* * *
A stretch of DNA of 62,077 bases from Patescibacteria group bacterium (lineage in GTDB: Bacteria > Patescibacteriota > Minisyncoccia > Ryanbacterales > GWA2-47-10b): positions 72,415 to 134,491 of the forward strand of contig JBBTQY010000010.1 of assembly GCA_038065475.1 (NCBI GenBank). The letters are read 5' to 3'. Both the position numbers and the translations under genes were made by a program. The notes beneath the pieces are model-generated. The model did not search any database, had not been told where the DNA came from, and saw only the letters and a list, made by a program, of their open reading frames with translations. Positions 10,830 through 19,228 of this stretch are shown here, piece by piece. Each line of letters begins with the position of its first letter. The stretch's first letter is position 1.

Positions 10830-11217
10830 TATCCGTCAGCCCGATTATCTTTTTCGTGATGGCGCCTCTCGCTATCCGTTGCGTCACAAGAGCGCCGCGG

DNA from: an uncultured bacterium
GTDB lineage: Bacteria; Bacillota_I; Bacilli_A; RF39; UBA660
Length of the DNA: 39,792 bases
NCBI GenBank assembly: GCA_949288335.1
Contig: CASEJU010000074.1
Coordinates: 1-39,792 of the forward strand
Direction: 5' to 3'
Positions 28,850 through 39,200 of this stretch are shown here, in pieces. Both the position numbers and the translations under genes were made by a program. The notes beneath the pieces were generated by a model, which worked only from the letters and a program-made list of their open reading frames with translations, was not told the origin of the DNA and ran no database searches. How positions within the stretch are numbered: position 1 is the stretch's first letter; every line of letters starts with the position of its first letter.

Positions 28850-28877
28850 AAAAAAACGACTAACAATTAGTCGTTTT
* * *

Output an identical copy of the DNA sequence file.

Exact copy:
A stretch of DNA of 62,077 bases from Patescibacteria group bacterium (lineage in GTDB: Bacteria > Patescibacteriota > Minisyncoccia > Ryanbacterales > GWA2-47-10b): positions 72,415 to 134,491 of the forward strand of contig JBBTQY010000010.1 of assembly GCA_038065475.1 (NCBI GenBank). The letters are read 5' to 3'. Both the position numbers and the translations under genes were made by a program. The notes beneath the pieces are model-generated. The model did not search any database, had not been told where the DNA came from, and saw only the letters and a list, made by a program, of their open reading frames with translations. Positions 10,830 through 19,228 of this stretch are shown here, piece by piece. Each line of letters begins with the position of its first letter. The stretch's first letter is position 1.

Positions 10830-11217
10830 TATCCGTCAGCCCGATTATCTTTTTCGTGATGGCGCCTCTCGCTATCCGTTGCGTCACAAGAGCGCCGCGG

DNA from: an uncultured bacterium
GTDB lineage: Bacteria; Bacillota_I; Bacilli_A; RF39; UBA660
Length of the DNA: 39,792 bases
NCBI GenBank assembly: GCA_949288335.1
Contig: CASEJU010000074.1
Coordinates: 1-39,792 of the forward strand
Direction: 5' to 3'
Positions 28,850 through 39,200 of this stretch are shown here, in pieces. Both the position numbers and the translations under genes were made by a program. The notes beneath the pieces were generated by a model, which worked only from the letters and a program-made list of their open reading frames with translations, was not told the origin of the DNA and ran no database searches. How positions within the stretch are numbered: position 1 is the stretch's first letter; every line of letters starts with the position of its first letter.

Positions 28850-28877
28850 AAAAAAACGACTAACAATTAGTCGTTTT